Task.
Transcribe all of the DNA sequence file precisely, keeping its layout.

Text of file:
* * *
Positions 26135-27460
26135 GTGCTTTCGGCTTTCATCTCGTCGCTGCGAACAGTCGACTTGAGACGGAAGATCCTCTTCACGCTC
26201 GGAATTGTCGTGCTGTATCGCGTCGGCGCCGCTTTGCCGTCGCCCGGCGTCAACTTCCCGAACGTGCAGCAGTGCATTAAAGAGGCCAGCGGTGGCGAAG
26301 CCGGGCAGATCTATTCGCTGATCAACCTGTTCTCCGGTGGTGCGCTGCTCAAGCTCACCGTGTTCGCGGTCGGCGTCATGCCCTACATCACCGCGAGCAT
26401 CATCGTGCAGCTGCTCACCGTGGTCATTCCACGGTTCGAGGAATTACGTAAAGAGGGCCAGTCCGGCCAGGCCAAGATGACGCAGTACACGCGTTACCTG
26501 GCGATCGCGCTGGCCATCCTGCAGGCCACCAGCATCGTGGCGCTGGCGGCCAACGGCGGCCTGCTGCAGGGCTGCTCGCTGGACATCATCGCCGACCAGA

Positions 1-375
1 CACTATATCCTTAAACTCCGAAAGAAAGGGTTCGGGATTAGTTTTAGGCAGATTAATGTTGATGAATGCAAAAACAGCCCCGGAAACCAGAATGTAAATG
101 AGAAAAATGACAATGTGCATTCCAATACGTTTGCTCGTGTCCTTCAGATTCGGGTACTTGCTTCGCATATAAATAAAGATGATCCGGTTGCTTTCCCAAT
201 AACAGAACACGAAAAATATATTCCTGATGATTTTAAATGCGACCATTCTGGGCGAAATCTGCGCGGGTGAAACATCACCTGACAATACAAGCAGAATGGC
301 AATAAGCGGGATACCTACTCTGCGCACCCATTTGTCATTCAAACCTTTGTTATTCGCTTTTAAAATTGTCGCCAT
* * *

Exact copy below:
Positions 26135-27460
26135 GTGCTTTCGGCTTTCATCTCGTCGCTGCGAACAGTCGACTTGAGACGGAAGATCCTCTTCACGCTC
26201 GGAATTGTCGTGCTGTATCGCGTCGGCGCCGCTTTGCCGTCGCCCGGCGTCAACTTCCCGAACGTGCAGCAGTGCATTAAAGAGGCCAGCGGTGGCGAAG
26301 CCGGGCAGATCTATTCGCTGATCAACCTGTTCTCCGGTGGTGCGCTGCTCAAGCTCACCGTGTTCGCGGTCGGCGTCATGCCCTACATCACCGCGAGCAT
26401 CATCGTGCAGCTGCTCACCGTGGTCATTCCACGGTTCGAGGAATTACGTAAAGAGGGCCAGTCCGGCCAGGCCAAGATGACGCAGTACACGCGTTACCTG
26501 GCGATCGCGCTGGCCATCCTGCAGGCCACCAGCATCGTGGCGCTGGCGGCCAACGGCGGCCTGCTGCAGGGCTGCTCGCTGGACATCATCGCCGACCAGA

Positions 1-375
1 CACTATATCCTTAAACTCCGAAAGAAAGGGTTCGGGATTAGTTTTAGGCAGATTAATGTTGATGAATGCAAAAACAGCCCCGGAAACCAGAATGTAAATG
101 AGAAAAATGACAATGTGCATTCCAATACGTTTGCTCGTGTCCTTCAGATTCGGGTACTTGCTTCGCATATAAATAAAGATGATCCGGTTGCTTTCCCAAT
201 AACAGAACACGAAAAATATATTCCTGATGATTTTAAATGCGACCATTCTGGGCGAAATCTGCGCGGGTGAAACATCACCTGACAATACAAGCAGAATGGC
301 AATAAGCGGGATACCTACTCTGCGCACCCATTTGTCATTCAAACCTTTGTTATTCGCTTTTAAAATTGTCGCCAT